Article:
Saudi Arabia has ended an anti-corruption drive launched in November 2017 that saw senior princes, ministers and prominent businessmen rounded up.
The Royal Court said a committee led by Crown Prince Mohammed bin Salman had recovered $107bn (£81bn) in settlements including property, companies and cash.
A total of 381 individuals were summoned by the commission.
Eighty-seven agreed to settle, eight refuse and 56 were denied settlements because of already existing charges.
The Royal Court did not identify them, but those reported to have been released include the billionaire investor Prince Alwaleed bin Talal and Prince Miteb bin Abdullah, a son of the late King Abdullah.
Many of the detainees were initially held at the Ritz-Carlton hotel in Riyadh.
The purge of the kingdom’s elite was a huge shock to the system, BBC Arab affairs analyst Sebastian Usher says. It also unsettled some foreign investors.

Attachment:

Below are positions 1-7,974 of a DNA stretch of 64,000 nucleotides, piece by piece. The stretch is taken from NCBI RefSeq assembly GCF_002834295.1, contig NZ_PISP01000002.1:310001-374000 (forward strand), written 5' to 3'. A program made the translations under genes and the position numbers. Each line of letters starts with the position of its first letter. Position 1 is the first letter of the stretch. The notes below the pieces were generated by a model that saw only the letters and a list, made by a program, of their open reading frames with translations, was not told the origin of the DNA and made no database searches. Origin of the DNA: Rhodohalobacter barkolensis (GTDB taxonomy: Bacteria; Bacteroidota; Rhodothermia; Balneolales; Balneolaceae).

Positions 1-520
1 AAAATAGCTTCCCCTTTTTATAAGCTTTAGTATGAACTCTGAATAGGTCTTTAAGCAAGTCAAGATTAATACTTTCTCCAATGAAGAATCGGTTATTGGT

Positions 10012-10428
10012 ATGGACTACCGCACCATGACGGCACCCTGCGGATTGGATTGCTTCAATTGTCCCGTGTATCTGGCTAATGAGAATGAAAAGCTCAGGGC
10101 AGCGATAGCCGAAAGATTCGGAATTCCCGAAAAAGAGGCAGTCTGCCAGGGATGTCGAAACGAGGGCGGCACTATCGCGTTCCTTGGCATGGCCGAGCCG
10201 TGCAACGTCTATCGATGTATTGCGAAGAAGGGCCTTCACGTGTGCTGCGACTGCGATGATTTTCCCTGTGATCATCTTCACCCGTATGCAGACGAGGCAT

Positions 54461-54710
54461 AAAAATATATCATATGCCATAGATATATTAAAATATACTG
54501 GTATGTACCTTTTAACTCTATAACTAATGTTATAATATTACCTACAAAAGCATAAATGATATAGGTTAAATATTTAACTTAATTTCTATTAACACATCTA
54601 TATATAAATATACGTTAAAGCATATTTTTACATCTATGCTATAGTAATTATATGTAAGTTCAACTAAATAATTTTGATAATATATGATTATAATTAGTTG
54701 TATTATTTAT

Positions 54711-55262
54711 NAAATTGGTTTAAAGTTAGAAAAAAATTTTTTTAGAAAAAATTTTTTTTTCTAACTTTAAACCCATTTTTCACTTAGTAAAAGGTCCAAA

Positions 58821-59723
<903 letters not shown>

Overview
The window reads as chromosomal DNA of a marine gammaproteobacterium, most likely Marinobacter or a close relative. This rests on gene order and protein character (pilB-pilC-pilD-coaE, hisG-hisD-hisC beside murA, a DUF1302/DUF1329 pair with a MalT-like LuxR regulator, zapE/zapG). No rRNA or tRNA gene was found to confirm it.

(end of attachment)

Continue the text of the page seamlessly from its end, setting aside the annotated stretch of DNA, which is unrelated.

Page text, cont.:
Our correspondent adds that the Saudi government must now hope that drawing a line under the purge will convince investors it is safe to put money into the kingdom. According to the UN, foreign investments totalled $3.5bn last year, double what it was in 2017 but down from $12bn in 2012.
Prince Mohammed has rejected as “ludicrous” suggestions that the anti-corruption campaign was a power grab. He said many of those detained had pledged allegiance to him when he was named first in line to the throne in June 2017.
The crown prince’s reputation has also been tarnished by the murder of the journalist Jamal Khashoggi, a prominent critic, – inside the Saudi consulate in Istanbul in October, as well as by Saudi Arabia’s role in the war in Yemen.